Hundreds of employees at the locations of Powell's Books in Portland, Ore., staged a one-day strike on Labor Day to protest stalled negotiations between ILWU Local 5, the union which has represented Powell's staff since 2000, and management. The union's contract ran out on June 7, and employees and management are at an impasse after negotiations have stalled. Last week, the union filed claim of unfair labor practices with the National Labor Relations Board against the bookstore, claiming management is not engaging in good faith and is stalling.
At the heart of the issues is the wage structure, with employees arguing that wages have not kept pace with inflation. As reported by the Oregonian, union reps have stated that the majority of employees start at $16.25 an hour, which is not close to the livable wage, which is now $21.85 for the area. Powell's says it has offered to raise the starting wage for top employees to over $22 and offer as much as $24.25, after increases.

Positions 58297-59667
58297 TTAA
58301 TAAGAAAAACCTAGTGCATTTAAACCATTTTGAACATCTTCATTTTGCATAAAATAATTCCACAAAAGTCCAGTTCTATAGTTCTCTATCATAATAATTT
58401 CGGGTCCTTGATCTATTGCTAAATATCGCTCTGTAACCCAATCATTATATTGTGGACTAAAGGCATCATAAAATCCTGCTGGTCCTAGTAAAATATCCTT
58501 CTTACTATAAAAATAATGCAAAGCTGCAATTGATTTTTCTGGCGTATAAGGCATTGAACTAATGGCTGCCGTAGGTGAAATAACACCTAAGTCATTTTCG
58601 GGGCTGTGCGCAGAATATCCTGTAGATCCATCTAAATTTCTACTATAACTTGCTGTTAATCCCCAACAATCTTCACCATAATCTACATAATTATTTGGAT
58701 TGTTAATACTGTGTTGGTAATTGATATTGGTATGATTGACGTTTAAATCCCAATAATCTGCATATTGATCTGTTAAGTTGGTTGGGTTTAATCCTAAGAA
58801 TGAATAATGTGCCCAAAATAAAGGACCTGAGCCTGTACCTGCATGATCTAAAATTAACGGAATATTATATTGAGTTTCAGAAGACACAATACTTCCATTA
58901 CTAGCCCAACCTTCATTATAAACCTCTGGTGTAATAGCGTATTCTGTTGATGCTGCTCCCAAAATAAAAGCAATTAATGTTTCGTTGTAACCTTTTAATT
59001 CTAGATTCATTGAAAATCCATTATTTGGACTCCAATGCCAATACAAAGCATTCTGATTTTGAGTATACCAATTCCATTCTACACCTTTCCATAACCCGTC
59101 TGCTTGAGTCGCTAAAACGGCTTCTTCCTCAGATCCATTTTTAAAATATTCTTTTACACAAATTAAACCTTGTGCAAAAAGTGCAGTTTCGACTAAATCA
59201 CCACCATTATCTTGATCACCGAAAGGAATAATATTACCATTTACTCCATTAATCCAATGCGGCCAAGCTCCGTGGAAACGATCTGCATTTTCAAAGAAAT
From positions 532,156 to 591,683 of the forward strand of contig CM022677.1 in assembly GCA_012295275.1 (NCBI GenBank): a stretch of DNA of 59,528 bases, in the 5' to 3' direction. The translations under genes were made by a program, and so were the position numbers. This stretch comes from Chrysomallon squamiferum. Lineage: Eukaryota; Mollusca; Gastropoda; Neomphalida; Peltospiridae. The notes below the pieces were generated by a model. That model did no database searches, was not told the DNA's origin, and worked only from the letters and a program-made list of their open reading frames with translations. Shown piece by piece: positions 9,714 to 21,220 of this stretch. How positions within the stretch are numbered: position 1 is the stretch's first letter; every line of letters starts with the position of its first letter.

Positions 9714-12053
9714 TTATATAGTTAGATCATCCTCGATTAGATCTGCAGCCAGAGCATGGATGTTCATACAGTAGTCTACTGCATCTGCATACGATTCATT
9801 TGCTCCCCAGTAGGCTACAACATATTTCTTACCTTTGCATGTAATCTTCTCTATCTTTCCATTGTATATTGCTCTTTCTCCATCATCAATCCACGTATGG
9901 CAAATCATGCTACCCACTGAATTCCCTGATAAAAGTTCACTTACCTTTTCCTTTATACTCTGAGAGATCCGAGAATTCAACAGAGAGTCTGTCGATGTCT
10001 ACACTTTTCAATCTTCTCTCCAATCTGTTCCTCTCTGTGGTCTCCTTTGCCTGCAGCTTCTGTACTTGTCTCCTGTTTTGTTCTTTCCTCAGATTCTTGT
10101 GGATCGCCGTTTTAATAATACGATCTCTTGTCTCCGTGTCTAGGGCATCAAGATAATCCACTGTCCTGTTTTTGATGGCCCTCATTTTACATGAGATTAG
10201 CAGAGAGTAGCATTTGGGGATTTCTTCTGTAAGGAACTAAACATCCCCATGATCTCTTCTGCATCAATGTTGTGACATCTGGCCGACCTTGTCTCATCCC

The union characterized Powell's “last, best, final offer,” offered on August 11, as a lowball proposal. It said that booksellers start at $15.45 an hour, the area’s minimum wage, while 85% make below livable wage, which is $21.85.
Powell's management claims that it has made several concessions on health care and related issues. It wrote on Facebook: "We deeply value our employees and respect their right to engage in protected union activity, which includes a strike. We understand it can be part of the bargaining process, and we will honor and respect it."